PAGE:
Supreme Court Answers Question Regarding Privacy of a Cell Phone.
The Supreme Court on Wednesday June 25, 2014 unanimously ruled that police may not search the cell phones of criminal suspects upon arrest without a warrant. This means that unlike many of your personal belongings like a wallet or a purse that may be searched upon arrest, your cell phone may not be searched without your consent, or a valid search warrant.
The Supreme Court today made a great step in the right direction affording suspected criminals the right to privacy on their electronic devices today regarding a person's 4th Amendment right against unreasonable searches and seizures. Police departments around the country will have to change their policy regarding searching suspect's cell phones and other electronic devices. Evidence obtained through the search of a defendant's cell phone without a warrant will be inadmissible in court. This can include phone numbers, text messages, pictures, video, addresses, or anything else used as evidence. Information contained on a persons electronic device must be held as private to the cell phone owner and can not be searched until a warrant is obtained. This does not mean that they can never search your cell phone, it just means they must obtain a warrant first.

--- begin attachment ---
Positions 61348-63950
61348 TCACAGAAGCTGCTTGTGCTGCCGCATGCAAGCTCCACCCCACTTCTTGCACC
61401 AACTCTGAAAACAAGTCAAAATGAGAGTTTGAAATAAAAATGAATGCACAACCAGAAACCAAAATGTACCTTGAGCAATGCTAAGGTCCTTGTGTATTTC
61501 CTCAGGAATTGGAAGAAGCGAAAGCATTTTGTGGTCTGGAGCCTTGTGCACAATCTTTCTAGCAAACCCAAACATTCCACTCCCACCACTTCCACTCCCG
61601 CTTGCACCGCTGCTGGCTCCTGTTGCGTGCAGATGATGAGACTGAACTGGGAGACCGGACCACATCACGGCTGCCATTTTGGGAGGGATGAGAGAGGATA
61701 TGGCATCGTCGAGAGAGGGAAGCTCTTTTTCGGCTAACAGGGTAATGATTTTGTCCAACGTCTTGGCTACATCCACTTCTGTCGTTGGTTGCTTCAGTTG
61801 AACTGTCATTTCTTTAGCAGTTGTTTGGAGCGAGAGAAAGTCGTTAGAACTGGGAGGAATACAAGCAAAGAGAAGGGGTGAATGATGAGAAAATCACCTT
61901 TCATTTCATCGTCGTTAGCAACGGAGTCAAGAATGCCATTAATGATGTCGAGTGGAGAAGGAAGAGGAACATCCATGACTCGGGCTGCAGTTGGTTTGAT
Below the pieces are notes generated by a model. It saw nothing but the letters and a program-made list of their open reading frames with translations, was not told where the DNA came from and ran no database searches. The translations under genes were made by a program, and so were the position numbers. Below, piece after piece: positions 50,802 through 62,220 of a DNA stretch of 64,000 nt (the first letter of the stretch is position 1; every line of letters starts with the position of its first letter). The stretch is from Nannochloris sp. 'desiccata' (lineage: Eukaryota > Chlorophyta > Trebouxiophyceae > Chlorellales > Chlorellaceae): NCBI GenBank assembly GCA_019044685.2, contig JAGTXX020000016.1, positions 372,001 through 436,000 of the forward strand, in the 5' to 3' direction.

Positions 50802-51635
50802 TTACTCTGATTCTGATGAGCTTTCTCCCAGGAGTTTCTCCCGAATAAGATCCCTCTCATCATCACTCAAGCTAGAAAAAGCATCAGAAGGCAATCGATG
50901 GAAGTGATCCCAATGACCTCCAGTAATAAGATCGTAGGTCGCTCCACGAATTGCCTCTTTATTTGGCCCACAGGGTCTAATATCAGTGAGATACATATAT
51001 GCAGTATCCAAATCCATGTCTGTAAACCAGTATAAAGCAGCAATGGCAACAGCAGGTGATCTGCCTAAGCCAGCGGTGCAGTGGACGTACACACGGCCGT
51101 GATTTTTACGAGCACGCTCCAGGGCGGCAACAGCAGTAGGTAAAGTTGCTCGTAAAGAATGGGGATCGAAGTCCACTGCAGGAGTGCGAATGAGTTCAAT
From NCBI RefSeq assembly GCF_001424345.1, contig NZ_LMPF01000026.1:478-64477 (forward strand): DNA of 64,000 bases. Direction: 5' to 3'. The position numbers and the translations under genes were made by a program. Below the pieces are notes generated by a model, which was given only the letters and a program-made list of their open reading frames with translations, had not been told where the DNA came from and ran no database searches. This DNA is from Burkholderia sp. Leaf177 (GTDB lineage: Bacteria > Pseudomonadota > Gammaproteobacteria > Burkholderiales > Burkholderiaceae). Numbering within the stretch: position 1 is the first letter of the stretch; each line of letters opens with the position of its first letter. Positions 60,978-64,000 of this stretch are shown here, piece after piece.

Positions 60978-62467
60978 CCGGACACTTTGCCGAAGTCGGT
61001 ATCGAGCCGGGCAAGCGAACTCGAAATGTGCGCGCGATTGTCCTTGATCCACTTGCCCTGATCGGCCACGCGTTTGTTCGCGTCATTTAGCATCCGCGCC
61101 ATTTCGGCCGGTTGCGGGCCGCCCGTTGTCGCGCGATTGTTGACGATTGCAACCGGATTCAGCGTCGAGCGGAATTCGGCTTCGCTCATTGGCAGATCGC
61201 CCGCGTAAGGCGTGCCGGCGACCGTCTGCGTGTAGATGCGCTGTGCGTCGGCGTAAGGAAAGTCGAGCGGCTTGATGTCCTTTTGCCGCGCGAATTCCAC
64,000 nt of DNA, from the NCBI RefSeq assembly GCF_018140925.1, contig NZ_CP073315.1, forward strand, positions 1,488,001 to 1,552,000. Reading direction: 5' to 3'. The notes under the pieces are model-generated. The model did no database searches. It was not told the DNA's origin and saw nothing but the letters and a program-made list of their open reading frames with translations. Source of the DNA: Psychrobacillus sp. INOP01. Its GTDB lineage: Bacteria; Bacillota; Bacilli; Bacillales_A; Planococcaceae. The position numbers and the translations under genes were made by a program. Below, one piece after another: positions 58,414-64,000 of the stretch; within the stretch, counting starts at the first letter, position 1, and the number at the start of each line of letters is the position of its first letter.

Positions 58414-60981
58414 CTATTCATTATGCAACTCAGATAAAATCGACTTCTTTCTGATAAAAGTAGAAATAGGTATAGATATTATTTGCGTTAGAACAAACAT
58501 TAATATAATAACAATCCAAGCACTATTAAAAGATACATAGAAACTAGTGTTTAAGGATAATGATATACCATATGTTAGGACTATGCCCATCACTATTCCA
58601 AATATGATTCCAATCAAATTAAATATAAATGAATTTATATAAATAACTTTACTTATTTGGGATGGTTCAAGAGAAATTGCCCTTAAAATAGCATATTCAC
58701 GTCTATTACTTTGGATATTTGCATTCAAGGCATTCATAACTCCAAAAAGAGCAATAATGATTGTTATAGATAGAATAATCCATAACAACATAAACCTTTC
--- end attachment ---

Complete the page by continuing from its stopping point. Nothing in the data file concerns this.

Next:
``The fact that technology now allows an individual to carry such information in his hand does not make the information any less worthy of the protection for which the Founders fought," according to the ruling. "Our answer to the question of what police must do before searching a cell phone seized incident to an arrest is accordingly simple — get a warrant."